ISO-8859-1 is the standard US 8-bit encoding. However, I'm not sure if it has a Euro symbol; the Euro symbol may get changed into something else. Try it and see what happens.

You can also declare the encoding as US-ASCII, which means that you'll have to escape anything with a value greater than hex 7F, including the Euro symbol.
0
 

Author Comment

by:adamgernon
ID: 7046565
So if we are developing for the US market do u recommend using US-ASCII or ISO-8859-1?
0
 
LVL 7

Expert Comment

by:yoren
ID: 7046568
I'd recommend going with ISO-8859-1. That way, your program won't break if you get some extended characters.
0
 

Author Comment

by:adamgernon
ID: 7053617
Yoren That is great but I am still unable to set the encoding on the server side to ISO-8859-1 or to anything else for that matter.  The code above does not work.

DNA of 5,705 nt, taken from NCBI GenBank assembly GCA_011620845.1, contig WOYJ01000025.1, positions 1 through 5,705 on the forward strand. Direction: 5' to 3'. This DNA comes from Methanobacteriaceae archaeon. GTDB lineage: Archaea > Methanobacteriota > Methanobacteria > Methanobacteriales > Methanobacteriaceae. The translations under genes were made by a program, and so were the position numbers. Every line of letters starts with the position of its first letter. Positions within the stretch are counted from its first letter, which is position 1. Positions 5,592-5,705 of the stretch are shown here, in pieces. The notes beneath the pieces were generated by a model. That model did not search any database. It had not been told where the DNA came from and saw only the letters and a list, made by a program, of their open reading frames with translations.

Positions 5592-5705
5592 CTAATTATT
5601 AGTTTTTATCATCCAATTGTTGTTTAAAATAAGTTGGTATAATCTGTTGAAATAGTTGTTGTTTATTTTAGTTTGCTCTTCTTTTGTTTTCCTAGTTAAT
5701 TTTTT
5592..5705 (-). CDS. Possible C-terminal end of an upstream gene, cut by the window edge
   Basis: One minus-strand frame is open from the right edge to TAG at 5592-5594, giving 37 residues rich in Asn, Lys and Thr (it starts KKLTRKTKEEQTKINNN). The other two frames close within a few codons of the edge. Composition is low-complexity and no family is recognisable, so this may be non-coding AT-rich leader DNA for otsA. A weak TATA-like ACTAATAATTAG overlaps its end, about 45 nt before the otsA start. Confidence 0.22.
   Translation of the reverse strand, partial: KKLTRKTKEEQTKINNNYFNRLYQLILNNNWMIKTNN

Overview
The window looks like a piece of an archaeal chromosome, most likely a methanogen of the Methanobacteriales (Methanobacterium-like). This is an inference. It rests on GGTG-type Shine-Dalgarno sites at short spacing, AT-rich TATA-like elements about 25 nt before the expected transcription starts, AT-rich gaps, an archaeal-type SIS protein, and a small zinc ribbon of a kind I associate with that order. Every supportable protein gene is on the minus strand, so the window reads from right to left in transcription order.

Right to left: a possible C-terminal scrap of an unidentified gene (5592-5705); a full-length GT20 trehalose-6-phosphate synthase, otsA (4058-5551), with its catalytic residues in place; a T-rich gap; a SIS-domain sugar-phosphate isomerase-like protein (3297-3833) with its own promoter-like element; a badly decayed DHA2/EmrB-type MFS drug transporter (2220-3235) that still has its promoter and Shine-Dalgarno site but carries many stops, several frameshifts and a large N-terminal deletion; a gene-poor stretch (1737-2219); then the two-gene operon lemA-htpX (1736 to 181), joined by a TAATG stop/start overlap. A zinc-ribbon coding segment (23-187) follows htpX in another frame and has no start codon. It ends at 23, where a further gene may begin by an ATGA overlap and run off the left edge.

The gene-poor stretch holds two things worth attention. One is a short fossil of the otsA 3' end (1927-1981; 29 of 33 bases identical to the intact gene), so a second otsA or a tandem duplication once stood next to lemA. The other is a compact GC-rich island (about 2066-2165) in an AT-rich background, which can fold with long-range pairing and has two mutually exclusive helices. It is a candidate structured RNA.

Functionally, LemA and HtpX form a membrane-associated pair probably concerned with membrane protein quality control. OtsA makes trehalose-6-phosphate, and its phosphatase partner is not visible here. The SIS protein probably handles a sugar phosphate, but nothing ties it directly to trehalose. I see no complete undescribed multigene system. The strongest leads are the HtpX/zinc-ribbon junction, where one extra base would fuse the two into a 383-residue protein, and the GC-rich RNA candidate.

Please advise.
0
 
LVL 7

Expert Comment

by:yoren
ID: 7054100
Encoding is something you set on the client side, in the document. The document your server receives should begin with this string:

<?xml version='1.0' encoding='ISO-8859-1'?>

From everything you've told me, your server code is okay. The problem is that your client (the one creating the document) is declaring an encoding of UTF-8 but then writing the document in a different encoding (probably ISO-8859-1).
0
 
LVL 35

Expert Comment

by:girionis
ID: 8798161
No comment has been added lately, so it's time to clean up this TA.

I will leave a recommendation in the Cleanup topic area that this question is:

- points to yoren

Please leave any comments here within the
next seven days.

PLEASE DO NOT ACCEPT THIS COMMENT AS AN ANSWER !